The health and safety of you and your baby are a top priority. Certain foods come with risks, and you need to know what to avoid and how to make informed choices. It is easy to pull up a long list online of foods to avoid during pregnancy. It may be challenging to cut these items out of your diet. Especially if there is something on this list that you consume regularly or really enjoy. Rather than tell you to avoid something, let’s unpack the concerns over why you should be cautious with particular foods so you can understand the risks. Plus, there are some foods that don’t typically appear on the do not eat list that you may want to be mindful of. This article will arm you with knowledge about the foods you eat and the potential risks so you can make an informed decision about what you are comfortable eating.
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Pasteurization is a process that heats foods to eliminate bacteria and pathogens for safety and extends shelf life. Many of the foods that are more susceptible to harboring bacteria and pathogens are pasteurized. Unpasteurized foods primarily include milk, juices, and some cheeses.
Salmonella and Listeria
The FDA tested raw milk cheese aged 60 days for bacteria and pathogens. A total of 1,606 samples were tested. Salmonella was found in 3 samples. Salmonella is a bacteria that can be more serious when you are pregnant. While a tiny fraction of the cheeses were contaminated, this risk does exist.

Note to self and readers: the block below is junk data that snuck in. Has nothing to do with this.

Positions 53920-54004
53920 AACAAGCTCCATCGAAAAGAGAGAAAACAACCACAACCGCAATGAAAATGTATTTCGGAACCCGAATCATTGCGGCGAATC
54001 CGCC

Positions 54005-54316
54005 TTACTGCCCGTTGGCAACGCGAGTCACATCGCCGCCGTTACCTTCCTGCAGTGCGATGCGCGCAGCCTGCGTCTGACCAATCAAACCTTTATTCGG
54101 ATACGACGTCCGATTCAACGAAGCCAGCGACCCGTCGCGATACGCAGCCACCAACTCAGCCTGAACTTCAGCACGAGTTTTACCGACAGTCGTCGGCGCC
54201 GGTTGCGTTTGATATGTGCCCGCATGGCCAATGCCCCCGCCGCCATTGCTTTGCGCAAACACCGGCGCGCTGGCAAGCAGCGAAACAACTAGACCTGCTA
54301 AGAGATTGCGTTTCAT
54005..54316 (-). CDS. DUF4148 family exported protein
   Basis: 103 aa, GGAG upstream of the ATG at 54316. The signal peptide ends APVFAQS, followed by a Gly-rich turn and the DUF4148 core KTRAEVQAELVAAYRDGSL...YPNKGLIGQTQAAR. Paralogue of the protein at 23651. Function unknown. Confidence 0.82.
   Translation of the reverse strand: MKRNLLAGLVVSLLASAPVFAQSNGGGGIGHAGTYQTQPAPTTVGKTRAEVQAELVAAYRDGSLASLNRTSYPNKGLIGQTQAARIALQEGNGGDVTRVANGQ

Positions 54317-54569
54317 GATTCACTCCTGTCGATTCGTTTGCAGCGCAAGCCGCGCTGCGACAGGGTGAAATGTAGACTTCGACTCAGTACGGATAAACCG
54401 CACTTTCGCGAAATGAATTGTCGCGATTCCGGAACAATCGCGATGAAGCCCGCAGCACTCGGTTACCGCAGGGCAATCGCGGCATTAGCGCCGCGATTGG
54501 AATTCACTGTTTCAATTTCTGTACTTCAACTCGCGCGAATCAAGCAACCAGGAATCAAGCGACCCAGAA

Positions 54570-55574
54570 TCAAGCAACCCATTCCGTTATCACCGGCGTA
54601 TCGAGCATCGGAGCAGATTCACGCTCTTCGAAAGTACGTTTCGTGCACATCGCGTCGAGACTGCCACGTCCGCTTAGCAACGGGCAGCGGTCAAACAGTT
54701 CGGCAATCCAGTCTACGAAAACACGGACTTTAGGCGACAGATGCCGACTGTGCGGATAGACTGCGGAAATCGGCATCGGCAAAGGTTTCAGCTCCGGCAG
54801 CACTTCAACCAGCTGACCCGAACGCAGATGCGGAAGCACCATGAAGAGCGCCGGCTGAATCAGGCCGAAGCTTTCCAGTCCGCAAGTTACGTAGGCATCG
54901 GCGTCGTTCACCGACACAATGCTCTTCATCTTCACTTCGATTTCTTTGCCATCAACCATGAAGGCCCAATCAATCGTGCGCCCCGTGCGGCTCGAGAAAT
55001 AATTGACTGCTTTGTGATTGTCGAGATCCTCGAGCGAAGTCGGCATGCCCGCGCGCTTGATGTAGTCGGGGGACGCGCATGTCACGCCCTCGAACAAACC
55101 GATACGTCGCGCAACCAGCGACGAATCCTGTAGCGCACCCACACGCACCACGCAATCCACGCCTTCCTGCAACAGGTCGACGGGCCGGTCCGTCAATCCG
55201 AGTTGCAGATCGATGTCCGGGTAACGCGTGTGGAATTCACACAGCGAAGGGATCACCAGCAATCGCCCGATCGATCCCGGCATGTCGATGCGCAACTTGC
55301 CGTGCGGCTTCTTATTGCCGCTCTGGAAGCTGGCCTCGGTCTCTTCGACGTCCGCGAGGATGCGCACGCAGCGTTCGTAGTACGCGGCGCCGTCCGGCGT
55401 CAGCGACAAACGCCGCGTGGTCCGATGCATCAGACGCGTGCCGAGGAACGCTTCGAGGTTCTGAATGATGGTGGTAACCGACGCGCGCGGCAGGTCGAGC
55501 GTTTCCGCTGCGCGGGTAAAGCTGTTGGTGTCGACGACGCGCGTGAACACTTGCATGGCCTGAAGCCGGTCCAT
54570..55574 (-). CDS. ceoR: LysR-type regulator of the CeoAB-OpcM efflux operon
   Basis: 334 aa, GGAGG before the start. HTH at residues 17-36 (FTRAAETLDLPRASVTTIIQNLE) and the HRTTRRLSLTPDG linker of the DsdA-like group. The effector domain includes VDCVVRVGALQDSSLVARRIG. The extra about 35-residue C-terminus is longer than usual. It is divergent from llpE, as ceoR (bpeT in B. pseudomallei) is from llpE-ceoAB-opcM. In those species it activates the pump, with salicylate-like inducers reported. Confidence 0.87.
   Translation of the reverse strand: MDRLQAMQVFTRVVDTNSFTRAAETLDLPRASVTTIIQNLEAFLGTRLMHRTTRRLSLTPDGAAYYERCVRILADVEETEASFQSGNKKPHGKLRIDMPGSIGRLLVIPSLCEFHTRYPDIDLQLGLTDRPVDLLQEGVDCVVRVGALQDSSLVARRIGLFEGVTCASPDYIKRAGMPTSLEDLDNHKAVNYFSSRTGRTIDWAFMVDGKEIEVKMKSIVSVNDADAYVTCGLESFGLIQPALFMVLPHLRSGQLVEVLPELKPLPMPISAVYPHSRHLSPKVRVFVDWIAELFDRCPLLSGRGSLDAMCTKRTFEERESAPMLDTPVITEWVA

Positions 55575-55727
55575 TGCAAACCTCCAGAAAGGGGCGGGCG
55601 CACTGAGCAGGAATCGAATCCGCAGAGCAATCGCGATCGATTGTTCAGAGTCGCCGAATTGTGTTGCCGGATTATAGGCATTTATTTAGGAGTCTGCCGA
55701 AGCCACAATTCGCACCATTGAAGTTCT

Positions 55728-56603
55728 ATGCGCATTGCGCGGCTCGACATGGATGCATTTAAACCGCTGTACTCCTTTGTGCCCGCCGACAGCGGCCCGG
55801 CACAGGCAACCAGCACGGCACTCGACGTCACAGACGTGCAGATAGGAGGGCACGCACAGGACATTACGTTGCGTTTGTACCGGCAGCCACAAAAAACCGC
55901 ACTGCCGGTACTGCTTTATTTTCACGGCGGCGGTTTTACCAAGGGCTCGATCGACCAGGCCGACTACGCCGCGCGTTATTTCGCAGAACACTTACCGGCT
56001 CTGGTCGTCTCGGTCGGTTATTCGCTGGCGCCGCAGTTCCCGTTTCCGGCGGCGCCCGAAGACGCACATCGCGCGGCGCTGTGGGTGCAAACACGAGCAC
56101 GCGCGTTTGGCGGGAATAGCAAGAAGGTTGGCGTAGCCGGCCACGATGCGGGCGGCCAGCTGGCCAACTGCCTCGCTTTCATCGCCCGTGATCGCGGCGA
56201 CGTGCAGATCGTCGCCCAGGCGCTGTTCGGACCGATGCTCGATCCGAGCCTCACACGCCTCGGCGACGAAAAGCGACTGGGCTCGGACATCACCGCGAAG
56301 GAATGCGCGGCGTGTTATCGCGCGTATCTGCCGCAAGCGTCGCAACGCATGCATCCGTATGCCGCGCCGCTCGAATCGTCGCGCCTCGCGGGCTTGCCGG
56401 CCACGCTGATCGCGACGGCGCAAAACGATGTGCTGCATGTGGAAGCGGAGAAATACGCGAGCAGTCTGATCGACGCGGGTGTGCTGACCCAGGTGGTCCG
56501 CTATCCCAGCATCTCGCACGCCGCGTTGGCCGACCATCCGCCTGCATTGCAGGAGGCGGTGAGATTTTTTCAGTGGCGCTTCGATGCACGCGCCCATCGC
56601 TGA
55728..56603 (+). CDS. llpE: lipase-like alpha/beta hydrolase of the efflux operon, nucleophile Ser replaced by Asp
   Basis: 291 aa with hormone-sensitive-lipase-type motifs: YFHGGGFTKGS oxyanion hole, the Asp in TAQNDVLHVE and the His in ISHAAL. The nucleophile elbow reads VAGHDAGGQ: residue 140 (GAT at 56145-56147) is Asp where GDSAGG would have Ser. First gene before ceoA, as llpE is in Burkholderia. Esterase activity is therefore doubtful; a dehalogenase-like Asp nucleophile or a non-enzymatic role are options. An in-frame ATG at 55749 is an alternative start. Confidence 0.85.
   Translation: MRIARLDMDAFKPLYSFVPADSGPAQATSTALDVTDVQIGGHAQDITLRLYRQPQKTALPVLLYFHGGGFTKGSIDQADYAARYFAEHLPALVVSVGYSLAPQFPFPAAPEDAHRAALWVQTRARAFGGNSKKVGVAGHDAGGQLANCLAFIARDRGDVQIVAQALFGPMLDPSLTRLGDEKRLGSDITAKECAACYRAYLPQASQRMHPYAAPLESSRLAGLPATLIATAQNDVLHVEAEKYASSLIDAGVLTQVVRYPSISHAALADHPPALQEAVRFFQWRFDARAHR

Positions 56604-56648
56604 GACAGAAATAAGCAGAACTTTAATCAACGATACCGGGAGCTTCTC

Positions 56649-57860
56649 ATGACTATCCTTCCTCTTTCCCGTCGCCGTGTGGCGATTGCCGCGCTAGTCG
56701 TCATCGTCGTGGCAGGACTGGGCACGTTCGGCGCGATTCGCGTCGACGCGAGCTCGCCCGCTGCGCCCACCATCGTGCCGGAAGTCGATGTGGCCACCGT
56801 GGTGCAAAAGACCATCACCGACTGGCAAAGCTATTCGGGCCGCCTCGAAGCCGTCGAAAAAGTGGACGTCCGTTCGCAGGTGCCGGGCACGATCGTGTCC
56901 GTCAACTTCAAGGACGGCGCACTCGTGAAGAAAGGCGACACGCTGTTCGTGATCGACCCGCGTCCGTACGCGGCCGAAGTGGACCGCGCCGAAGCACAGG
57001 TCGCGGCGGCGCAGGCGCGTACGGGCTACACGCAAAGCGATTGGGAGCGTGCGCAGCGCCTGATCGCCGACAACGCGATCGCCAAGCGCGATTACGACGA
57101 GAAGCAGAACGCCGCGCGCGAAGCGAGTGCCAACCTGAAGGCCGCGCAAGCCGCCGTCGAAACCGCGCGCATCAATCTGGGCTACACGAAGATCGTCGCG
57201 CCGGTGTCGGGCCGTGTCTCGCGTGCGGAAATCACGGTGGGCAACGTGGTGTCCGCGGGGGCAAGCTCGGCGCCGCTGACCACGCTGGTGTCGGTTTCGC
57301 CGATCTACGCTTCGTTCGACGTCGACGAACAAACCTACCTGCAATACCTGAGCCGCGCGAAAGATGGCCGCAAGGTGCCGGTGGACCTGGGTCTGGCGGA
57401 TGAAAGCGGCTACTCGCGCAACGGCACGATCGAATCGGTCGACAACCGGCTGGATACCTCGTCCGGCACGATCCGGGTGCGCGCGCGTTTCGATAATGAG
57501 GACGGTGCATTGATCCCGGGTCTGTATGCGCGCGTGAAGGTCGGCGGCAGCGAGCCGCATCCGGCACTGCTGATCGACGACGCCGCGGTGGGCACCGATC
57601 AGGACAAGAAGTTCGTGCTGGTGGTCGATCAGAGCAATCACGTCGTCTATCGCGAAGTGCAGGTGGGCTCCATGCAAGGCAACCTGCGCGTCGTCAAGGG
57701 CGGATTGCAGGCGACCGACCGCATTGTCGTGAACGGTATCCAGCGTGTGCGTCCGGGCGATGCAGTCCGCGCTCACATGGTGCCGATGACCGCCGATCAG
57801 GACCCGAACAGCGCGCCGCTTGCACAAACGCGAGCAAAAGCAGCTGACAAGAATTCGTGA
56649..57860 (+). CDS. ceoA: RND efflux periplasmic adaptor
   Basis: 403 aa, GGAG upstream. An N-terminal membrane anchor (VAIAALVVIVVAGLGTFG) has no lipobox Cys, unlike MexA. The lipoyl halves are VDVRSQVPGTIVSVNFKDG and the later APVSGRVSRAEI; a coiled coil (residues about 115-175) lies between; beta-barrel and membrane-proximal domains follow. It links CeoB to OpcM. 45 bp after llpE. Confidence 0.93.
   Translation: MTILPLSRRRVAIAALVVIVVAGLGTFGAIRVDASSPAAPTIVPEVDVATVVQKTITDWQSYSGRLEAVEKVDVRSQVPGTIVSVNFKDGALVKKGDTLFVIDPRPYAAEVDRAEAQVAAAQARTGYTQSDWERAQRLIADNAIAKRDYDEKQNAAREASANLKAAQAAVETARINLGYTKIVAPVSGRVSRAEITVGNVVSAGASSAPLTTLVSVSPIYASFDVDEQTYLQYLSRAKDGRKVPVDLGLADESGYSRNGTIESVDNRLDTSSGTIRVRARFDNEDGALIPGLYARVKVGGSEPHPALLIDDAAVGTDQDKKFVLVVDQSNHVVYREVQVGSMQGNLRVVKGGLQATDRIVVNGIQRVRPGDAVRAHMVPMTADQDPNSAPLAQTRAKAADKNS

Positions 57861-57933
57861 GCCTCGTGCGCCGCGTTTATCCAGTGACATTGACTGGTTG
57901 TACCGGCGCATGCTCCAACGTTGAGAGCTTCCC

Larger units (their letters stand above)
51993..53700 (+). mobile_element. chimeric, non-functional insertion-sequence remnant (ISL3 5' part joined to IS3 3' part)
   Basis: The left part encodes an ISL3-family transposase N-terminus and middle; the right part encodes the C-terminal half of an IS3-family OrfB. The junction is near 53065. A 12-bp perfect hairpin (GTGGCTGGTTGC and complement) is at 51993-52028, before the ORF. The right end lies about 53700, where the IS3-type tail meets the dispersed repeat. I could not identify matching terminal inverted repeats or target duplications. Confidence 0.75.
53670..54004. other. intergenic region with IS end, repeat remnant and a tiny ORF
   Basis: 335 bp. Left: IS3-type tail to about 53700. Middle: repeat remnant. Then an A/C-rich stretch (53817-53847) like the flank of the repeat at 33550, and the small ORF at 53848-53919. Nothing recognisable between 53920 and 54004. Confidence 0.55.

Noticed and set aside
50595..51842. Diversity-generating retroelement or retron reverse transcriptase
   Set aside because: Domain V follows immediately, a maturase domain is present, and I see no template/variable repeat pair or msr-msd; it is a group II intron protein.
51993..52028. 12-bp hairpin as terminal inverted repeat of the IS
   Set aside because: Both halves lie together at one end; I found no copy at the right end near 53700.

Listeria was detected in 10 samples. Listeria is short for listeriosis, the foodborne illness caused by the bacterium Listeria monocytogenes. According to the CDC, An estimated 1,600 people get listeriosis each year, and about 260 die. The infection is most likely to sicken pregnant women and their newborns, adults aged 65 or older, and people with weakened immune systems. Several of the foods covered always carry a risk that they could be contaminated with listeria. Listeria can be harmful to your baby, and it is something you would not want to encounter while pregnant.
In the FDA testing, 9 of the ten kinds of cheese contaminated with listeria were soft cheeses. Soft cheeses could include feta, brie, and gorgonzola. These have a higher moisture content which makes them more susceptible to the growth of Listeria. Of these 10, 5 were domestic, three from the same manufacturer, and five were imported from other countries. The bottom line is that 0.62% were contaminated with listeria. To avoid unpasteurized cheeses, look for a label that says it is made with pasteurized milk.
You will enjoy unpasteurized juice if you squeeze oranges in your kitchen. That carries a lower risk than buying unpasteurized juice at a local farmer’s market or from another source. Most milk and juices are pasteurized and state that on the label.